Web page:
Every year for the past 15 years or so, there’s been a looming deadline for travelers to get a new driver’s license or identification card that is REAL ID-compliant. Each year, the deadline keeps getting pushed for one reason or another but next year, it appears the government means it so you better be prepared or risk being denied boarding. So what does all of this mean for travelers? RELATED: 12 Passport Tips That Will Save You Time, Money and Headaches

What is REAL ID?
First of all, what is REAL ID? REAL ID is a national set of standards, not a national identification card. The purpose of REAL ID is to make identity documents more consistent and secure.

How do you know if your driver’s license is REAL ID-compliant?
According to the TSA, check for the star. “REAL ID-compliant cards are marked with a star at the top of the card. If you’re not sure, contact your state driver’s license agency on how to obtain a REAL ID compliant card. For information by state, including where to obtain a REAL ID, visit the DHS REAL ID website and click your state on the map.” Good to know: Michigan, Vermont, Minnesota, and New York states issue REAL ID and state-issued enhanced driver’s licenses, both of which are acceptable. Washington state issues enhanced driver’s licenses only.

How do I know if I’m REAL ID-ready?

If you’re not sure whether you need a REAL ID, visit the Department of Homeland Security website and fill out their questionnaire to help you determine if you need one or not.

What do I need to get a REAL ID?
According to ABC News, REAL ID licenses require more proof of identity, such as a Social Security card, tax form or pay stub. In some states, REAL ID compliant licenses are the only form of licenses given out to residents, while others are optional.

Why I’m not rushing to get a REAL ID
When I first heard the news years ago, I rushed out to the DMV to get a REAL ID. I thought I had all the paperwork but it turned out I was missing something so I ended up not getting a star on my California’s driver’s license. However, I realized I don’t need one because every time I travel, I always bring my passport, even on domestic trips, just in case I have to make an emergency trip outside of the country. If you travel with a passport domestically, you don’t need to worry as that will suffice. Other forms of acceptable ID are listed below.

What forms of ID are acceptable for domestic flyers?
Until May 3, 2023, a standard-issue driver’s license is an acceptable form of ID for domestic flyers at U.S. airports. From May 3 forward, you must show one (1) item from this list:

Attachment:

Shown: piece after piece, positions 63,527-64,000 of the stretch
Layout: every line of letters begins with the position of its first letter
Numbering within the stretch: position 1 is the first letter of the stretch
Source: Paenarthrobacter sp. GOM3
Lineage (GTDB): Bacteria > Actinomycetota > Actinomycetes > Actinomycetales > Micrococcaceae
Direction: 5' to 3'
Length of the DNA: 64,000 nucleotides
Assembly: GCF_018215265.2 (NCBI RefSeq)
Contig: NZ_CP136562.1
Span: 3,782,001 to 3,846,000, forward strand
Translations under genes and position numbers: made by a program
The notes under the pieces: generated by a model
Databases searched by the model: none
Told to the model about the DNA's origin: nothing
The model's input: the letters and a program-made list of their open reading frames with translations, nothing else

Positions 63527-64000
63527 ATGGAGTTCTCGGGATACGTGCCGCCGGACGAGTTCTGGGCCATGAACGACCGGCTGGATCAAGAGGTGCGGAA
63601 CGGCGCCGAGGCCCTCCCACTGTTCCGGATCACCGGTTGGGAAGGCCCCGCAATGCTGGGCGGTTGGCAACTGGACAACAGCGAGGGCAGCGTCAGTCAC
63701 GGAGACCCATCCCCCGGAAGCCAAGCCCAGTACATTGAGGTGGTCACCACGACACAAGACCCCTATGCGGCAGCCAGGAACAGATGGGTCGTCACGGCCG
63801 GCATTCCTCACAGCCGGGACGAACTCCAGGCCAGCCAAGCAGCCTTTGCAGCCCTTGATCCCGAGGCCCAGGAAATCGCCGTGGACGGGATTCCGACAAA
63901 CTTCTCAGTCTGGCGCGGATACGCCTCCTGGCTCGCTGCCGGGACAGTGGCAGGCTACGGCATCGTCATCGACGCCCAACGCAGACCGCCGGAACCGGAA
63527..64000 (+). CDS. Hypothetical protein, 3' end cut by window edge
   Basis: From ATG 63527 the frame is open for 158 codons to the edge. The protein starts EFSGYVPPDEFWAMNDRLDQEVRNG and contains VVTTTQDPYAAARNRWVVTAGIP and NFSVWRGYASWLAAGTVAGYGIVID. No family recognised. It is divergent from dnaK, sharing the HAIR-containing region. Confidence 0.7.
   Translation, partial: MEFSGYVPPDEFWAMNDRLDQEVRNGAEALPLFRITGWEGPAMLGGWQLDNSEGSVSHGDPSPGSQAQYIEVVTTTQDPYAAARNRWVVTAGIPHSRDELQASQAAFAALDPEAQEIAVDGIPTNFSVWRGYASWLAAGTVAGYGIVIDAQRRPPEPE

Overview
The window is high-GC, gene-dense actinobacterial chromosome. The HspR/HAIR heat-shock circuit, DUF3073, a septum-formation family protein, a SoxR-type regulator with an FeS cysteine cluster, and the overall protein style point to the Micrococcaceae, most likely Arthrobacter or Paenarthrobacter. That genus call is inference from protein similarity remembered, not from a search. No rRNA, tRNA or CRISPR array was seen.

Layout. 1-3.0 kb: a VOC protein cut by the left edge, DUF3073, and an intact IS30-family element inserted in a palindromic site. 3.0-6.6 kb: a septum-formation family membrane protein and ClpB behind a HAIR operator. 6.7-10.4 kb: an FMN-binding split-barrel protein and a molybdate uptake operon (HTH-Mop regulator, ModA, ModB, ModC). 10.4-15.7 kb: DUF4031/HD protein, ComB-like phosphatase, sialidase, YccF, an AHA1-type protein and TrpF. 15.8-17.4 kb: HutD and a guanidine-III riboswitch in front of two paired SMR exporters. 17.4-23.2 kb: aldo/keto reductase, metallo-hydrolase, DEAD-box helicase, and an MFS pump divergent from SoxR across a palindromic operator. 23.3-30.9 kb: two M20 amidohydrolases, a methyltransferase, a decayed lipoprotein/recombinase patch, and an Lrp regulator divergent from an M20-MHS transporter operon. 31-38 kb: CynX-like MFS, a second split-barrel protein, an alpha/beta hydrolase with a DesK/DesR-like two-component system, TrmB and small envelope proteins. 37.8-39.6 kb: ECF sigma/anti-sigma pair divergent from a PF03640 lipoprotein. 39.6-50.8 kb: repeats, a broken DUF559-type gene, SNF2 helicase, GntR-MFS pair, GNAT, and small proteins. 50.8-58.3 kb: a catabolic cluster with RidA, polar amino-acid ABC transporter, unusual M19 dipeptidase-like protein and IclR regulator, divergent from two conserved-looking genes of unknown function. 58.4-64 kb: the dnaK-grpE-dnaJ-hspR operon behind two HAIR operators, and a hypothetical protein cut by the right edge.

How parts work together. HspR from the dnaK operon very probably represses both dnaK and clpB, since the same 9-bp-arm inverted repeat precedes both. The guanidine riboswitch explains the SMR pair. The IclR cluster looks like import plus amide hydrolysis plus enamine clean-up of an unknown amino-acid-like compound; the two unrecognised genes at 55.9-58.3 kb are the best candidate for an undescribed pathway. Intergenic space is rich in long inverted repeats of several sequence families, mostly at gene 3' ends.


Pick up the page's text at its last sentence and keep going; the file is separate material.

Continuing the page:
• REAL ID-compliant state driver’s licenses or other state photo identity cards
  • US passport
  • US passport card
  • DHS trusted traveler cards (Global Entry, NEXUS, SENTRI, FAST)
  • US Department of Defense ID, including IDs issued to dependents
  • Permanent resident card
  • Border crossing card
  • State-issued Enhanced Driver’s License
  • Federally recognized, tribal-issued photo ID
  • HSPD-12 PIV card
  • Foreign government-issued passport
  • Canadian provincial driver’s license or Indian and Northern Affairs Canada card
  • Transportation worker identification credential
  • US Citizenship and Immigration Services Employment Authorization Card (I-766)
  • US Merchant Mariner Credential

Will minors need to have a driver’s license or state ID to fly domestically?
Fortunately, the TSA does not require children under 18 to provide identification when traveling with a companion within the United States. But obviously, the companion will need acceptable identification.

What happens if I show up without a valid driver’s license or state ID?
According to the TSA: “Starting May 3, 2023, every traveler will need to present a REAL ID-compliant license or an acceptable form of identification to fly within the U.S. Passengers who do not present an acceptable form of identification will not be permitted through the security checkpoint.”

Bottom line
If you don’t have a REAL ID but travel domestically with a passport or some other acceptable form of ID, you don’t have to worry. But if you don’t have a passport or don’t want to travel domestically with it, then you better make an appointment for your REAL ID as soon as possible. Because if the government doesn’t push the date again, which it appears they won’t, then there’s going to be a major crush at the DMV. Just imagine those lines at Costco during the height of the pandemic, only moving at a fraction of the pace. Yeah, not fun. Don’t wait. Be prepared.



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2 Comments On "Real ID Could Be A Real Problem For U.S. Travelers -- Here's What You Need To Know"

    How about if you don’t have this Real ID nonsense card, then you can NOT pay your Federal taxes!!! Gee, when $$$ is involved, the gov’t seems to always accept that.

  2. Dan Hunter|

    Minnesota tried 2 or 3 times to get their real-id stuff together and failed miserably each time. And each time we had to pay extra for the messed up cards.

    I have a passport, real-id can kiss my booty!

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